Afghan attacks: Fighting 'over' in Kabul

Fighting in the Afghan capital Kabul has finally ended - about 18 hours after the Taliban launched their assault, local officials have said.

A spokesman for Kabul's police chief said the last gunman, who was fighting near the parliament in the west of the city, was killed early on Monday.

Security forces earlier flushed out insurgents in the central diplomatic area, home to several embassies.

The officials said 36 gunmen and eight members of Afghan security forces died.

Three civilians were also killed, Afghan Interior Minister Besmillah Mohammadi told reporters on Monday.

He added that about 65 people - including 25 civilians - were injured.

Attackers also carried out raids in the provinces of Logar, Paktia and Nangarhar.

'Clear answer'

In Kabul, foreign embassies, Nato's headquarters and the Afghan parliament were hit in the first major attack on the city in more than six months.

"The latest information we have about the Afghan parliament area is that the attack is over now and the only insurgent who was resisting has been killed," said the Kabul police chief's spokesman Hashmatullah Stanikzai.

In the central district of Wazir Akbar Khan, officials said Afghan and Norwegian special forces raided a construction site which the attackers had been using as a base.

Video footage showed soldiers scaling the scaffolding after dawn on Monday, as bullets blasted off walls around them.

The BBC's Bilal Sarwary in Kabul says there were reports that the gunmen took several construction workers hostage.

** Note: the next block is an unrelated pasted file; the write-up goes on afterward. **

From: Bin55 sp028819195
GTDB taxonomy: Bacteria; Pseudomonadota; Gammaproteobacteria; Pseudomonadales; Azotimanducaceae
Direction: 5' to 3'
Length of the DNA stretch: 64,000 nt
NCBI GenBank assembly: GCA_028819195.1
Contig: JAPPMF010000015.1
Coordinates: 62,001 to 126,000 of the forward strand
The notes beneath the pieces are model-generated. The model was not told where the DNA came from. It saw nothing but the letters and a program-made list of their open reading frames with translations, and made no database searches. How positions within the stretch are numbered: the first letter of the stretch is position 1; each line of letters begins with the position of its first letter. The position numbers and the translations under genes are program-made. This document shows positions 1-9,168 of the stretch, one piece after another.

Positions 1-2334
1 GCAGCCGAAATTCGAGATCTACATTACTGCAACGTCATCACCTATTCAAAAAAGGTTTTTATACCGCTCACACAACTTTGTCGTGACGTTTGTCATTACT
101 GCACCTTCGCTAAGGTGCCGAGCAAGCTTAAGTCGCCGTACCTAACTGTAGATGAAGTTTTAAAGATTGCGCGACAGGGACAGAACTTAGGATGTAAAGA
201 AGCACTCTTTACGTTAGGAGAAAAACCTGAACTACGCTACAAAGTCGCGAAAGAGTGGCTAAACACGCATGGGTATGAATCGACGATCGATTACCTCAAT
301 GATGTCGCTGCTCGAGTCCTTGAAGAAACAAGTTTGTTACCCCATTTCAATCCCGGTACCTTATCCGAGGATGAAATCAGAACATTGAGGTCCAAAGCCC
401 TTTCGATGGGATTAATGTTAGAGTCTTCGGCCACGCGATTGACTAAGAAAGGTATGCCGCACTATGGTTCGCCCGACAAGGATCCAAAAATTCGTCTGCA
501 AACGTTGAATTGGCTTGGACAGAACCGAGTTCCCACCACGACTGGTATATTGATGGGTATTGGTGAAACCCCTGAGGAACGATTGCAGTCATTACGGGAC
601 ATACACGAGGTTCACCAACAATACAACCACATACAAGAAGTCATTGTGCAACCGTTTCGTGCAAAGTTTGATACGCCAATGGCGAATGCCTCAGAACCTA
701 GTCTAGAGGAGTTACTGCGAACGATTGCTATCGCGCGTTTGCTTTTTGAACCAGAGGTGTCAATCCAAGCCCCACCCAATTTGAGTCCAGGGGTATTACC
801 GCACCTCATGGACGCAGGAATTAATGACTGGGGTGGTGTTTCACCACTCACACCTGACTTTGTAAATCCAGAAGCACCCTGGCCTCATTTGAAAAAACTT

"I could not sleep because of all this gunfire now. It's been the whole night," local resident Hamdullah told Reuters.

Afghan officials said they have also arrested two would-be suicide bombers, who intended to kill the second vice-president, Mohammad Karim Khalili.

The Taliban said the co-ordinated attacks were a response to recent claims by Nato officials that the insurgency was weak.

"These attacks are the beginning of the spring offensive and we had planned them for months," Taliban spokesman Zabihullah Mujahid told Reuters.

There were also reports that militants from the Haqqani group took part in the assault.

The Haqqanis - who are based along the Afghanistan-Pakistan porous border - have grown from a CIA-backed anti-Soviet group in the 1980s into one of the most feared anti-Western militant organisations in the region.

The group has been blamed for several high-profile attacks against Western, Indian and government targets in Afghanistan, including a major assault in Kabul last September.

Afghan lawmaker Shukria Barakzai told the BBC that she was sceptical about the ability of Afghan security forces to deal with insurgents without foreign support.

She said she wanted "a clear answer" from the authorities about why it had taken so long to fight off the assault.

Correspondents say the attacks have shattered the confidence of Afghans, as the insurgents have once more shown that they can strike right in the heart of Kabul.

The fighting has also raised concern about security as Nato prepares to withdraw its troops by the end of 2014 and hand over responsibility to Afghan forces.

Elsewhere in the country, gunmen attacked government buildings in Logar province, the airport in the eastern city of Jalalabad, and a police facility in the town of Gardez in Paktia province.